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Wachtsseu
01-26-2010, 11:46 AM
Hi I just started playing SH3 a few days ago and I love the game!

It reminds me of Tie Fighter in a way, playing as the 'bad guys.' =D

The tutorial, in my opinion, was not good enough to teach you everything. I'm still a little lost. So I'll get right down to it. Bare with me.

Torpedoes: How the hell do you manually fire them in in laymans terms?

I played through a career patrol yesterday (took me aaallll day to just get to the damn zone). Why are the patrol zones so far away? I just made waypoints and sped the time up but it would go back down everytime I spotted another boat which was like every 10 seconds.

During that patrol I sunk two merchant ships (barely, I had several dud torpedoes- how frusterating!). At the very end when I docked and exited the captains log said I had ZERO tonnage sunk and while it said I had zero torpedoes left it said I sunk nothing.

I got no renown or anything. What a waste. Do I have to radio in or something?

I just tried a new patrol and I have a deck gun this time and my weapons panel shows I have plenty of ammunition but my deck gun has zero shells and I can't seem to find a way to load it, how do I do this?

Same with extra torpedoes on stored out on the hull, how do I get them loaded?

Crew cycling, do I have to do it all manually or do people rest when they need to?

That's it for now, I'm learning a lot by trial and error but I can't figure it all out.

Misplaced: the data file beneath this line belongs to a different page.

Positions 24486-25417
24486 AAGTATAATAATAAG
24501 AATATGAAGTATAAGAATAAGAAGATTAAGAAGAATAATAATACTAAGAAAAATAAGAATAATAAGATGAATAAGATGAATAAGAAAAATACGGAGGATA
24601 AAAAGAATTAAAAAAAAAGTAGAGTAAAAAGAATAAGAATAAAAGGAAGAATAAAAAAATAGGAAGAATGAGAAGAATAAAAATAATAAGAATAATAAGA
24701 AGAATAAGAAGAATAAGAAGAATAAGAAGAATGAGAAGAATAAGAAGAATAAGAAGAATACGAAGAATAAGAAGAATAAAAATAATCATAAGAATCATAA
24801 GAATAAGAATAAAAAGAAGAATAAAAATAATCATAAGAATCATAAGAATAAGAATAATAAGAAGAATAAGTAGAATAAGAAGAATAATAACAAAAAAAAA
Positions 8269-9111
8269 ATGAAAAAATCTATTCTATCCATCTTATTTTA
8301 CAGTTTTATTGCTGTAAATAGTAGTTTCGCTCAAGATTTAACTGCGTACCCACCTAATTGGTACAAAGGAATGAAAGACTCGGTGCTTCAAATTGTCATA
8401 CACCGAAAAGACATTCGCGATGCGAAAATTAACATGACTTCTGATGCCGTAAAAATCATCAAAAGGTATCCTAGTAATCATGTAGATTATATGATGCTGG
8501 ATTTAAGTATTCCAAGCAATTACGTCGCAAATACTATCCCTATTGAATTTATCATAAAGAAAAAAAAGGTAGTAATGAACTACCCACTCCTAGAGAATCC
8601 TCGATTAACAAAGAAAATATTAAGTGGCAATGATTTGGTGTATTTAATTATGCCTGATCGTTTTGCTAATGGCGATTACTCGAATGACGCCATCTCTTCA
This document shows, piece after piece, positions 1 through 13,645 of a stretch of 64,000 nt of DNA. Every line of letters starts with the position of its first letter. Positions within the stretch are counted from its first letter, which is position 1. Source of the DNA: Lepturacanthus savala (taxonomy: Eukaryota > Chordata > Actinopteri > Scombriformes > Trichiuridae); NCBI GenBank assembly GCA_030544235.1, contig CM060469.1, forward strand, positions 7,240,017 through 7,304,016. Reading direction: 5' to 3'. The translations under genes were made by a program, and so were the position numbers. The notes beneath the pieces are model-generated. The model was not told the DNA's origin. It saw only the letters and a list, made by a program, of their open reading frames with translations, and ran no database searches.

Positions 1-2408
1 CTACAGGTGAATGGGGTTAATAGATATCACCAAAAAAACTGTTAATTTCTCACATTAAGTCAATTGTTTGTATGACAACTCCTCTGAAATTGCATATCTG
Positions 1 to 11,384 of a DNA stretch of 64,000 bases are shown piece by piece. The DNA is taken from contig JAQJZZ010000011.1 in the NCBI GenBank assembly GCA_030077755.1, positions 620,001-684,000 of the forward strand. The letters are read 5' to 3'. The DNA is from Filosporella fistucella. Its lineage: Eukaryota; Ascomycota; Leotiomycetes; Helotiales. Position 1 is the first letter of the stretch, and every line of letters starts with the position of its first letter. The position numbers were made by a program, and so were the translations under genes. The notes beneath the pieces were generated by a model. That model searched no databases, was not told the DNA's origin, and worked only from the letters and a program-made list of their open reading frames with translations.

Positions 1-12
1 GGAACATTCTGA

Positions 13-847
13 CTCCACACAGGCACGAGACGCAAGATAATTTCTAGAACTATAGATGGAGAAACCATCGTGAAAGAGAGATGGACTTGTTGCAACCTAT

Thank you for your patience and support.

HeavyRabbit
01-26-2010, 12:33 PM
Hi:

The actual manual is quite sparse, frankly.

Go to the second thread from the top:

"Useful Links and Information", then open:

"Manuals, Tools, Mods, Tweaks, Online Flotillas, & Short Stories!!!"

There is a user supported manual that is much more helpful, and even at least two links to targeting which are also very helpful.

Other than that, I am sure some of the folks here would be happy to answer some of your specific questions.

BTW, I used to love that game Tie-Fighter, as well as X-Wing, which I probably still have, but I think they are for Windows 95, which is at this point, an ancient OS.

MartiniMik
01-26-2010, 12:54 PM
Wachtsseu,
I can answer some of your questions now & I'm sure you'll get others who'll give you alternatives to what I say and answer all of the rest for you.

Torpedoes: Put your cursor to the extreme left of the page and a menu will pop out. Choose the one named "Crew", it's in the middle & click on it. To the right you'll see 3 sub choices under the bow quarters. Click on the one in the middle which is the torpedo attack option. Now drag an officer into the "WP" position in the Command Room, (WP is the Weapons Person or Officer). Now your ready to make your attack. You can put your cursor back to the left again and either choose the Attack Periscope or the TDC, (the TDC position will allow you the option of firing a single torpedo or a salvo - this is a small round instrument marked "T" & "S" for torpedo or salvo. For the sake of making this as simple as possible right now just leave it on "T" and click on which tube you want to use. This can also be done from the Attack Periscope screen by just clicking on the tube of choice. Now press "Q" on your keyboard and the tube will open and you're ready to fire by clicking on the red "Fire" button. There are other options that people will tell you about but I can see that this is already a long post.